it was revolutionary when Courbet did it. “the party on the left/ is now the party on the right.”

With every piece I paint, I aim to stike some chord with the viewer's emotions, and much thought goes into design, values, color contrasts, edges, etc., to achieve that special something that makes a viewer relate in some way to that scene. This is why I paint, and I do not believe for a minute that my I am less of an artist for this.The last thing on my mind is to produce something to decorate a yuppie suburbanite's Pottery Barn living room.

if there were no other pictures in the room, & no other destinations clamoring outside it, some sort of pleasantly unfocussed relating to that picture would be guaranteed. the real context is quite otherwise (see below) — & it’s part of the artist’s unenviable task both to realize this fully, & to try to overcome it.

Auden once stated his ambition was to create something that a man on Death Row would not feel insulted by. i don’t know that he often succeeded; i do know that once having understood this thought, it’s very hard to take seriously any art whose only goal is to furnish a career for its manufacturer.

I know that I speak for many fellow artists, such as Kevin Macpherson, Alexander Titovets, Clyde Aspevig, David Leffel, Matt Smith, Desmond O'Hagan — the list goes on and on. Or do you even know these people?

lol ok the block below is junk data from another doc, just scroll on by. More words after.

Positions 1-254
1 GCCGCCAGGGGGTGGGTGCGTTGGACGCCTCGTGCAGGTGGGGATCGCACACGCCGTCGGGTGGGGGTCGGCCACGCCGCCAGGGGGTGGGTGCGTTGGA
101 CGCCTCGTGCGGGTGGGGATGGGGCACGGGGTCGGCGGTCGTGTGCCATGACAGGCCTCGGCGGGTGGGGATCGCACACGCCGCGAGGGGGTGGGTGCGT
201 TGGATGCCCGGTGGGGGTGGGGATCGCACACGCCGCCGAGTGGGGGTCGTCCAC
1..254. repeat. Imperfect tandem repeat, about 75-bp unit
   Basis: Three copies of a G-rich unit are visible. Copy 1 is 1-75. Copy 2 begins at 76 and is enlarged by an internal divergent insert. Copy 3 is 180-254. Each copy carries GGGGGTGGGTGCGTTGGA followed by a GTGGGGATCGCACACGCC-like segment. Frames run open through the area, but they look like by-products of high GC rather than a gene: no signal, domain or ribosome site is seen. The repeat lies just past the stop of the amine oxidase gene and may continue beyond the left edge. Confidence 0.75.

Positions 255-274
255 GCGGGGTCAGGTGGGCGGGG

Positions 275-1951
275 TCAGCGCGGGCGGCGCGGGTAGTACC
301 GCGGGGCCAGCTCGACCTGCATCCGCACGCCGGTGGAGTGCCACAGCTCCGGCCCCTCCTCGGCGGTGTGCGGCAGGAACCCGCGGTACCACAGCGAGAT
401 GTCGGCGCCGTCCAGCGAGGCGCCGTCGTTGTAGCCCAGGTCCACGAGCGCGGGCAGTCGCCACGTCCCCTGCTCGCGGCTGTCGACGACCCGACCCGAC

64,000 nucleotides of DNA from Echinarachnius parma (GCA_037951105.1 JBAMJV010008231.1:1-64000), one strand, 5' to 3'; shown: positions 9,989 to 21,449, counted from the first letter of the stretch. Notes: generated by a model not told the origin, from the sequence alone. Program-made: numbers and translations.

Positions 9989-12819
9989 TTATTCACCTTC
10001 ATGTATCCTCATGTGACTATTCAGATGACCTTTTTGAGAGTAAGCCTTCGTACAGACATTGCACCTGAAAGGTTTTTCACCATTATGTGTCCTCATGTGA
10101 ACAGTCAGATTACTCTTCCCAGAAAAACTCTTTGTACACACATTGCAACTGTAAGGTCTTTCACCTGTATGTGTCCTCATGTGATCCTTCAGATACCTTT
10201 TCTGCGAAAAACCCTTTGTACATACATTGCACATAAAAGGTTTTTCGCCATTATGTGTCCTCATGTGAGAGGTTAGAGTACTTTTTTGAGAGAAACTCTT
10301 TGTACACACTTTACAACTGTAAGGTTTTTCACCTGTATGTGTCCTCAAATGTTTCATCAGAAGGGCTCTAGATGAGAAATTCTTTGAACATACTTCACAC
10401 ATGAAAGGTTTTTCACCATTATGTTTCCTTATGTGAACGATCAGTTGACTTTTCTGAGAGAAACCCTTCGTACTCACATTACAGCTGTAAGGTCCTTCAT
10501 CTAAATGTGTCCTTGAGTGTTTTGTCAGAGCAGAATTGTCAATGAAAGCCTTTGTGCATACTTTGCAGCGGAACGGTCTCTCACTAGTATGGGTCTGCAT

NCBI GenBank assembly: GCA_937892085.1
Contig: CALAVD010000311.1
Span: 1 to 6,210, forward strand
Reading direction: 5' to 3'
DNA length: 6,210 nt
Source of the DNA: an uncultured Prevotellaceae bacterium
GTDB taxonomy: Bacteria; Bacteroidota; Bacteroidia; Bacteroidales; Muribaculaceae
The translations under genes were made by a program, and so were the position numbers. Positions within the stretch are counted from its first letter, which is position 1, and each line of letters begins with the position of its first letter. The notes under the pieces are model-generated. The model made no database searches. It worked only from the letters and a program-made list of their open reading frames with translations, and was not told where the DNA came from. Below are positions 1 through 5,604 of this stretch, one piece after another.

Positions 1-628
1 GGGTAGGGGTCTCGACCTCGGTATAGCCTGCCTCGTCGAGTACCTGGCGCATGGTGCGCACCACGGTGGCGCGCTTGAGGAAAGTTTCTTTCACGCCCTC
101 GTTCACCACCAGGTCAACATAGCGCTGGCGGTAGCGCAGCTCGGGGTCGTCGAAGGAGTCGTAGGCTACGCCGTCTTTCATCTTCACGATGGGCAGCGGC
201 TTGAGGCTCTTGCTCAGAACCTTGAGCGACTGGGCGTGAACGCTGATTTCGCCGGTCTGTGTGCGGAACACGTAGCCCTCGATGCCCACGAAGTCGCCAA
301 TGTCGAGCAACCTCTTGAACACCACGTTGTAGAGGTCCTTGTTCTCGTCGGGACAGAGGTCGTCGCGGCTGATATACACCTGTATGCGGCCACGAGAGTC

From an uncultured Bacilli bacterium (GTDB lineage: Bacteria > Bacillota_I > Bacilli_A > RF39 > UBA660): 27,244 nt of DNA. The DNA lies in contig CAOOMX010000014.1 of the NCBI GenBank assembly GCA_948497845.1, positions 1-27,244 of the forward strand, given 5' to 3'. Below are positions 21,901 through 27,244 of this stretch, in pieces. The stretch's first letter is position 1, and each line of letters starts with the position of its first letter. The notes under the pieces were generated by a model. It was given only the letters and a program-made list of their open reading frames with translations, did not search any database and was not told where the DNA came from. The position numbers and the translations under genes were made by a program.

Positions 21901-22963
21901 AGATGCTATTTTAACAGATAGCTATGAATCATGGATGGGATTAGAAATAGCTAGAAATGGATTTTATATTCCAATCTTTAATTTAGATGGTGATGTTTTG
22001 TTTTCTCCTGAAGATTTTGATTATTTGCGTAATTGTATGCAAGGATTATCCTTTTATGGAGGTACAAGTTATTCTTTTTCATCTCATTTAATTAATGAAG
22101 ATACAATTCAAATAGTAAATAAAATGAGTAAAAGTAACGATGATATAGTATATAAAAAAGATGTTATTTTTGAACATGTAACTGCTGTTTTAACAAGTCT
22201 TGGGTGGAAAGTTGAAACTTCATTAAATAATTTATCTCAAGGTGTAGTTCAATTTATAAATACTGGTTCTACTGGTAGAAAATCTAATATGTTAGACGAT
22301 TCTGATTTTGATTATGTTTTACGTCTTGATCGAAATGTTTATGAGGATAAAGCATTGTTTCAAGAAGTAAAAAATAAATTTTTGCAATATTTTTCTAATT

‘fraid not. i do realize there is a considerable subculture devoted to “traditional painting,” & it wouldn’t surprise me to find someone even as good as Norman Rockwell among them. (i LIKE Norman Rockwell.)

what does surprise me is that in a world full of an almost infinite number of things that have not been painted yet, & an even larger infinity of ways of looking at & prsenting those things, the few people still interested in representation seem utterly content to reproduce typically artistic subject matter — without even introducing (as far as i can tell) either their own immediate experience as nonbucolic city-dwellers, or their own anxieties & desires as 21c. citizens in a world of shattered foundations & mind-boggling enormities.

i would welcome these things being painted. their decisive absence is what makes this kind of painting “bourgeois,” not the style of it.

Maybe you should do some reading up.